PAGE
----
Some days were catastrophic for entrants, like Stage 13 was reported. That day 21 riders did not start, and another 10 were collected along the route, dead or wounded for various reasons and tossed onto the Cannonball Ambulance (the chase vehicle with trailer). Three riders came into the last checkpoint late and were penalized points, while five earned penalty points for leaving the hosted finish early, a final checkpoint.

While there were heroic efforts throughout the event, one unsung story was that of Buzz Kanter. His 1936 Harley-Davidson VLH completed 3921 miles of the 3938 needed for a perfect score. Kanter was docked a few points when he stopped to help a broken rider on Stage 3, causing him to check-in late that day, and then on the next to the last day his Harley burped, but not enough to keep him from completing all the miles on the final day. Tales like those of Kanter went under published or seldom reported, not recognizing the degree and personal stress levels to which riders experienced their adventure.

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Of the more than 100 entrants in the 2014 Cannonball, 32 completed every one of the 3938 miles, and of those only 24 were awarded perfect scores, or about 25%. However, one could argue that all rolling entrants lived an adventure, possibly the most difficult antique adventure of the 21st century to date, whether they finished in the 25% group or DNF’d. When congratulated on his adventure or experience, Kanter captured the spirit of the 2014 Motorcycle Cannonball Endurance Run when he quipped, “It was a tough one.”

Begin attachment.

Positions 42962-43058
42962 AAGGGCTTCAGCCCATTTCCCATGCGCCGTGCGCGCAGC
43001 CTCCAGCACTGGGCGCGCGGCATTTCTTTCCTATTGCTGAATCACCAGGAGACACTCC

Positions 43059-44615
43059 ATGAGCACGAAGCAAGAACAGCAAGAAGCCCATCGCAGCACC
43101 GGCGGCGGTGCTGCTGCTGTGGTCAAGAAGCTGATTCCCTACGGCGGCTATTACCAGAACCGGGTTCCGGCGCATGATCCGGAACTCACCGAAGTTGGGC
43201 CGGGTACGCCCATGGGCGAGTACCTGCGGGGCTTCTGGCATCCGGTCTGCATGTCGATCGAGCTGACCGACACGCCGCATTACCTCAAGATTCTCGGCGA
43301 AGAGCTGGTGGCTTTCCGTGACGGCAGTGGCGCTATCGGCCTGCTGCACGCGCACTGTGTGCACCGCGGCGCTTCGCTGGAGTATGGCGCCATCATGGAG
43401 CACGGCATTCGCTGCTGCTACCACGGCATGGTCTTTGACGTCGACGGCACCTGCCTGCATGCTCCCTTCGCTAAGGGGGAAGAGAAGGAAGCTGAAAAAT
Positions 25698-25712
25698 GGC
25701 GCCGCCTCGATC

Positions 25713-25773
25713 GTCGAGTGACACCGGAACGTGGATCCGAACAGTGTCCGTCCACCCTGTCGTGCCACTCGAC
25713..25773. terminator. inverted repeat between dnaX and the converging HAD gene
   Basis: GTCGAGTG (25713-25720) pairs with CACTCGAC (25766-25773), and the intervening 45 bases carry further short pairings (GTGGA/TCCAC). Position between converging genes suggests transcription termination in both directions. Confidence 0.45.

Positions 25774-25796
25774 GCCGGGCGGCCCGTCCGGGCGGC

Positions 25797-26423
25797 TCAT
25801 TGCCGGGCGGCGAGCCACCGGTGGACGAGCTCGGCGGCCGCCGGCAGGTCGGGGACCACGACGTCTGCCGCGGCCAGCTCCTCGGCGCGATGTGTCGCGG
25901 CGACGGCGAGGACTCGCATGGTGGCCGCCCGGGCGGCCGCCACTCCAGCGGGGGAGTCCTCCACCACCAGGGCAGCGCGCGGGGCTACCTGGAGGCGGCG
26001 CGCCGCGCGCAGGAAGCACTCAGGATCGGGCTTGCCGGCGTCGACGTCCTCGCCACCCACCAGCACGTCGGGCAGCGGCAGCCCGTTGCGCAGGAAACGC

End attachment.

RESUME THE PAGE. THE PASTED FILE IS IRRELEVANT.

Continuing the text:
Final results and some interesting reportage can be found at the Motorcycle Cannonball Endurance Rally (www.motorcyclecannonball.com).

Cannonball Adventure Photo Gallery

Mark Hills 1936 Indian had a vintage aircraft paint scheme The 2014 route was east-to-west  3 938 miles from Daytona Beach  Florida to Tacoma  Washington over 17 days  with 16 on the road. A 1936 Sokol  995 cc  made in Poland  looked like it was receiving major repairs in the motel parking lot  but the mechanics assured followers it would be back in the running next morning  which it was.
This 1928 Harley-Davidson was to be surgically operated on for the next three days and nights  and finally got back on the road to tag Tacoma  Washington  although its overall score was a DNF. An embarrassing moment for one BMW rider was when his motorcycle got away from him at a photo-op point with a collected crowd watching  an Oopps moment. The macadam in the top of the 1928 R 52 BMWs cylinder head and scratched front fender indicated the pilot had adventured beyond the upright status sometime during Stage 9.